هر آنچه که ذهن انسان بتواند تصور و باور کند، دستیافتنی است.
har aanche ke zehn-e ensaan betavaanad tasavvor va baavar konad, dastyaaftani ast.
Whatever the mind of man can conceive and believe, it can achieve.
Cooking Persian Food
I don’t know when this happened, but apparently, I already had plenty of spices used in Persian cuisine right on my spice rack! Of course, I was missing a few including saffron, but I really surprised myself. Upon searching for spices used in Persian cuisine, I came across Persian Mama, a website dedicated to Persian cuisine using nothing but the best and freshest ingredients. Now that’s something I can get aboard with! You have the option to translate the site to Persian (Fārsī), a bonus for us learning Persian (Fārsī).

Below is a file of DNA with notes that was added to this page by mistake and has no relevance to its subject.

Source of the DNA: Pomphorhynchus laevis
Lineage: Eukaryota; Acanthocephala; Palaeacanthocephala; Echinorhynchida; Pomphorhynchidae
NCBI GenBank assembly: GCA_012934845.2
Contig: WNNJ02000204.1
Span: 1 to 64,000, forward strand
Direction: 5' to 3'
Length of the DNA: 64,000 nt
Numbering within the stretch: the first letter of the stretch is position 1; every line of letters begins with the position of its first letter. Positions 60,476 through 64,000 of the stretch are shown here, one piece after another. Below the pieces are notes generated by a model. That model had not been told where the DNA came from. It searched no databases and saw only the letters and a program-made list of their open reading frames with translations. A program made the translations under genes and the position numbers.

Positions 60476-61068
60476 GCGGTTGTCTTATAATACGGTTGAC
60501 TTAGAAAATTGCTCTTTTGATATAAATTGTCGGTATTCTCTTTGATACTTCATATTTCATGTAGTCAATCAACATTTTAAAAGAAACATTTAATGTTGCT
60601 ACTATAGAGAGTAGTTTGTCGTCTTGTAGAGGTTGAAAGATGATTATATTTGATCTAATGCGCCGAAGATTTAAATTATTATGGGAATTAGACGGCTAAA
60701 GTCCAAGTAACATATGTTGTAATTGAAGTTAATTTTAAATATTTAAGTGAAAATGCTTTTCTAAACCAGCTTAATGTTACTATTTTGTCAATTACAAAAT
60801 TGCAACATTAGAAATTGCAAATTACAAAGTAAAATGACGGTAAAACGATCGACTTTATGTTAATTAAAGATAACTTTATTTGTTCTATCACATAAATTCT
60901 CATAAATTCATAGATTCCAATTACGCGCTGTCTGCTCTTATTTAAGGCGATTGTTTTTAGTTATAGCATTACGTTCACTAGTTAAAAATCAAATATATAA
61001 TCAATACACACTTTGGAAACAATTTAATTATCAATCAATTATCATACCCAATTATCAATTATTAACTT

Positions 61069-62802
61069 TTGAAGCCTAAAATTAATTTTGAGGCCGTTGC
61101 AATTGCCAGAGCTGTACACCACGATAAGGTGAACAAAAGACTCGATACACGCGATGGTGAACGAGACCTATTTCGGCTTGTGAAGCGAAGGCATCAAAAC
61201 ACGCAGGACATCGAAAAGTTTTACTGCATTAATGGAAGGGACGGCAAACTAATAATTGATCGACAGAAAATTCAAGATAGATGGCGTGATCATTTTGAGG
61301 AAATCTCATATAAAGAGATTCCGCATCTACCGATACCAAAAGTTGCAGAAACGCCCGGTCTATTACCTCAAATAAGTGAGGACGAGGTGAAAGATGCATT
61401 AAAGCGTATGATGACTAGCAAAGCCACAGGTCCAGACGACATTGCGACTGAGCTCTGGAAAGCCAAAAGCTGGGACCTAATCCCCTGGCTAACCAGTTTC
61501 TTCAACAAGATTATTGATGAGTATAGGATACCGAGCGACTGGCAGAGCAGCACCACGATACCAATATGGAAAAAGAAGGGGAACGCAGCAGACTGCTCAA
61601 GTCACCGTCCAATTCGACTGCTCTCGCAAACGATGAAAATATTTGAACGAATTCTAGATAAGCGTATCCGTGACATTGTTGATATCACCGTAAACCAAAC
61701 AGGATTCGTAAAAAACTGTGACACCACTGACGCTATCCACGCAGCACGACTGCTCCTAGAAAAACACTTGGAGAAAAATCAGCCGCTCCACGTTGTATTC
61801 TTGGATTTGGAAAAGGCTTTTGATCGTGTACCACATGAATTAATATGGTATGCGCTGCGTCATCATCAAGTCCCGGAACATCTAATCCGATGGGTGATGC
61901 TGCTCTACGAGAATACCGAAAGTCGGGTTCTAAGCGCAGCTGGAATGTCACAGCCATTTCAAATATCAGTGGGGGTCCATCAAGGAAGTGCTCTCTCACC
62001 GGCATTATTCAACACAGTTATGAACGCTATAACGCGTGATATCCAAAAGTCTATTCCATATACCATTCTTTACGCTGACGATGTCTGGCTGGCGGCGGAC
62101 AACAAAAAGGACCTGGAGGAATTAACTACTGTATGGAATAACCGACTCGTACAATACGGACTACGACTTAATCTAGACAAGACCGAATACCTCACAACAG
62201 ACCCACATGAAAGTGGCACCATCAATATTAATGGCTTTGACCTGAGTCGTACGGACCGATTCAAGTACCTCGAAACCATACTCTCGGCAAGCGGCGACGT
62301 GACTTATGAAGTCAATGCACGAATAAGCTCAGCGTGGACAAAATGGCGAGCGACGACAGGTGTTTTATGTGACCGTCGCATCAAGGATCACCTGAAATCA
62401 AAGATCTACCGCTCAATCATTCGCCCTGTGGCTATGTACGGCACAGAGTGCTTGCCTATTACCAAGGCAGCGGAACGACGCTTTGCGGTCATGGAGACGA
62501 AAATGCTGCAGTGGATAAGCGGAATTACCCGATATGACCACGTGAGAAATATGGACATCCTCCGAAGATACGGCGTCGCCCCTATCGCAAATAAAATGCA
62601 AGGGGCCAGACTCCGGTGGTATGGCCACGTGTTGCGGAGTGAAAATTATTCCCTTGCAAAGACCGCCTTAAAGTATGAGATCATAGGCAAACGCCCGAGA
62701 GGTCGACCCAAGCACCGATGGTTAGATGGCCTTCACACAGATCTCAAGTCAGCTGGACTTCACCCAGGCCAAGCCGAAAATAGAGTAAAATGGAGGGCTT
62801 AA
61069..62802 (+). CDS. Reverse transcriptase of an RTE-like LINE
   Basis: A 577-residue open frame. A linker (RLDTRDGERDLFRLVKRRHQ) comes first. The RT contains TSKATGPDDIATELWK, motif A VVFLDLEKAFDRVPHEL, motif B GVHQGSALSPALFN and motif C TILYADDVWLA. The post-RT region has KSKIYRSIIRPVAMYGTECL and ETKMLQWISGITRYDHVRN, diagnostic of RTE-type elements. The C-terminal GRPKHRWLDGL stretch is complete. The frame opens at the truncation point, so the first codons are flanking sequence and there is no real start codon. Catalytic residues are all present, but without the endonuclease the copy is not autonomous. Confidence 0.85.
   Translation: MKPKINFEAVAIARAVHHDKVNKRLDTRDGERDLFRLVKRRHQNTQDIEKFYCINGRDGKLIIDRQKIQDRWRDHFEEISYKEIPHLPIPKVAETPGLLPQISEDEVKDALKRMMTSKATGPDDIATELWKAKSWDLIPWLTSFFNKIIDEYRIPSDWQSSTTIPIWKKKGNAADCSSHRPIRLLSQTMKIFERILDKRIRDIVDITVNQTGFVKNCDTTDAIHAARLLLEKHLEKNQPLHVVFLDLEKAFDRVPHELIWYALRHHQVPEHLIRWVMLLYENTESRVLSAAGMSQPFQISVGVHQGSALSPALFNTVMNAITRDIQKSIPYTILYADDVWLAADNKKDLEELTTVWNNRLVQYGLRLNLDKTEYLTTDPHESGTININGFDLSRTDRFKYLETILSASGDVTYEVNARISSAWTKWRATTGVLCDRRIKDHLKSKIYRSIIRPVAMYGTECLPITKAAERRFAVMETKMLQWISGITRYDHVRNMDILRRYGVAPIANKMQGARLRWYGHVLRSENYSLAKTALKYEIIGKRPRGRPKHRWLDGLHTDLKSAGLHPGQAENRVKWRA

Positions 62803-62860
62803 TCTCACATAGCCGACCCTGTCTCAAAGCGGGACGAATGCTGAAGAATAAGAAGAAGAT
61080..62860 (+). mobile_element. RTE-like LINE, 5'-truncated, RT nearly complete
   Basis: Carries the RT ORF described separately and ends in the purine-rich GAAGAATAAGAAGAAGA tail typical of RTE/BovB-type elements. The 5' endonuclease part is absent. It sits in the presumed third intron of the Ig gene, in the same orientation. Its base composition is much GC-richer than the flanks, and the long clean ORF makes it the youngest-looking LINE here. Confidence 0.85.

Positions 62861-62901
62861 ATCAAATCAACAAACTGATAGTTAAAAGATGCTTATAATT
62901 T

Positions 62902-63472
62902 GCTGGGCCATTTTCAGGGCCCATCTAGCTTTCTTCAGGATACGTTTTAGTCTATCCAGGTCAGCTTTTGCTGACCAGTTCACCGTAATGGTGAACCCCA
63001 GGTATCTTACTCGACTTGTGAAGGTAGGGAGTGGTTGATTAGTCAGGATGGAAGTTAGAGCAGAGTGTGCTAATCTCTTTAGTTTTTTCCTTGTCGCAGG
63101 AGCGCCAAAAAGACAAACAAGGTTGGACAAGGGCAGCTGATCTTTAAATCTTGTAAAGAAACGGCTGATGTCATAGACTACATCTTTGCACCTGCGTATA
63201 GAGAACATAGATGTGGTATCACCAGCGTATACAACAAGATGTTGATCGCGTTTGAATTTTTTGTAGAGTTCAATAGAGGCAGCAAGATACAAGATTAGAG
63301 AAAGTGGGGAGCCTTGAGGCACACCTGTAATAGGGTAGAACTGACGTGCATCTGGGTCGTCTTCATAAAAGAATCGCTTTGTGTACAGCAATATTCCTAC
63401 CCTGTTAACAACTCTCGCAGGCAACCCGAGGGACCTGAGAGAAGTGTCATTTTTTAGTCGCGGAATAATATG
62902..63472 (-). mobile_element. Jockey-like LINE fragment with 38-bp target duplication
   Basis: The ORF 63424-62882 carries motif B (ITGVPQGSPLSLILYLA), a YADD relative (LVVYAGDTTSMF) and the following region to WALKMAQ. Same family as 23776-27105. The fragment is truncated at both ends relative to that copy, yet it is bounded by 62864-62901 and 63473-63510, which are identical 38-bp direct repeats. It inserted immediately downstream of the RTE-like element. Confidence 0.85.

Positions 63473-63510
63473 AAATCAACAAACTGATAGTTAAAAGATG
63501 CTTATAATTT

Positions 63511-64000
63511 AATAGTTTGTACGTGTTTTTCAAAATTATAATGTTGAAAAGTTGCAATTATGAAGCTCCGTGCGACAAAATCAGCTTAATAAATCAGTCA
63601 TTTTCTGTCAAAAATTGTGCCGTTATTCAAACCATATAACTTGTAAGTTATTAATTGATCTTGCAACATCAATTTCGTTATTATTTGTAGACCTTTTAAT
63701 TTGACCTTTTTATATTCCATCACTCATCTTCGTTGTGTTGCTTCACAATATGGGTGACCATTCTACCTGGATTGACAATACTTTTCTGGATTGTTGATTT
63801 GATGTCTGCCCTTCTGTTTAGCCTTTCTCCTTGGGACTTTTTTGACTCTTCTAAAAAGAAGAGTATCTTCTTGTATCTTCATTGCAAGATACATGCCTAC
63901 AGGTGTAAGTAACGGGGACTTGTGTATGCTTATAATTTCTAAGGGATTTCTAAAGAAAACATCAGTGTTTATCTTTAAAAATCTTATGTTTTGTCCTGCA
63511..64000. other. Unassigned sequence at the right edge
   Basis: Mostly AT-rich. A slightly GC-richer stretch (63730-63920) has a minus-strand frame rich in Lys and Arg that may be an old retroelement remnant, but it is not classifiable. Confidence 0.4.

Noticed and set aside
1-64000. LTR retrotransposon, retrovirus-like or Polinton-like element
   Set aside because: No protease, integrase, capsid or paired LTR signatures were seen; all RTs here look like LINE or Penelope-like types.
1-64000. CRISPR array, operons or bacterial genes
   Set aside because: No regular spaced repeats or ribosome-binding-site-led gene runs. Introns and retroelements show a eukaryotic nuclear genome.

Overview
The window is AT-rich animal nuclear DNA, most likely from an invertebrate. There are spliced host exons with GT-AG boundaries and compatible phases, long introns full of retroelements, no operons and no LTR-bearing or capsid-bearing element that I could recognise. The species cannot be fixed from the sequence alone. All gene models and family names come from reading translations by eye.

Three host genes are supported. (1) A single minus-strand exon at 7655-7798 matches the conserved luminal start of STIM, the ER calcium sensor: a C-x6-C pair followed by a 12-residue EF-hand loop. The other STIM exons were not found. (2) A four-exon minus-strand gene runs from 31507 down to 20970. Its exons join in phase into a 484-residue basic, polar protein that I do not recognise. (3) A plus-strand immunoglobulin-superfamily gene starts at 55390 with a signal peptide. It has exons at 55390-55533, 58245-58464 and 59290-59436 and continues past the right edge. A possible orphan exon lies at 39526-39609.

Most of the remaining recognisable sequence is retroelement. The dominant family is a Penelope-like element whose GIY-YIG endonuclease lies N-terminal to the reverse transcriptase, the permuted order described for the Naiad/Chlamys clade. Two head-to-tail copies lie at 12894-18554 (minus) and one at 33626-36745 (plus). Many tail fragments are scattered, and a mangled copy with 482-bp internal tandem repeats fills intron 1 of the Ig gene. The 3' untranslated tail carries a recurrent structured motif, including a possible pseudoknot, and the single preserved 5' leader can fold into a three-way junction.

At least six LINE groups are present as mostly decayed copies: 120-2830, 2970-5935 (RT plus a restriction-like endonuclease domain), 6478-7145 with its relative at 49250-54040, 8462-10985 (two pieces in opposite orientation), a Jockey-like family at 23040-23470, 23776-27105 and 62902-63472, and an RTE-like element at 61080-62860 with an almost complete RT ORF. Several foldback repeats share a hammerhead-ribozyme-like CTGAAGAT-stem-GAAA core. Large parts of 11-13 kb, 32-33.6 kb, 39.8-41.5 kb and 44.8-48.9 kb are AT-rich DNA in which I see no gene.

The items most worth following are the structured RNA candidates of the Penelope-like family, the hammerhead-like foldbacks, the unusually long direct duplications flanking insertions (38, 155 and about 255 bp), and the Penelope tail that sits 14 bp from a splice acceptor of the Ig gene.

Oh by the way, before you decide to head over to your local supermarket (I could have used this days ago!), you can check out the Persian Mama’s post All About Spices, to give you a rundown of spices used in traditional Persian cuisine.
Since I didn’t have saffron, I couldn’t make tahdig ( ته دیگ ) tonight and I’m pretty bummed out. I opted for mast-o-
Mast-O-Khiar (Elizabeth’s Version)
2 cups of yogurt (I used Fage Nonfat Greek Yogurt)
1/2 teaspoon of salt (I used Trader Joe’s Himalayan Sea Salt with the grinder)
1/2 teaspoon FRESHLY GROUND pepper (I put it
1/2 teaspoon of garlic powder (prefer the Sadaf brand)
2-3 Persian cucumbers
1-2 tablespoons of dried mint
Crushed Gol Mohammadi rosebuds for garnish
Fresh mint for garnish, optional
Grab the Persian cucumbers and chop them. How finely? That’s up to you. I like my dips and sauces on the chunky side. Then, you basically grab the remainder of the ingredients and fold. Garnish with Gol Mohammadi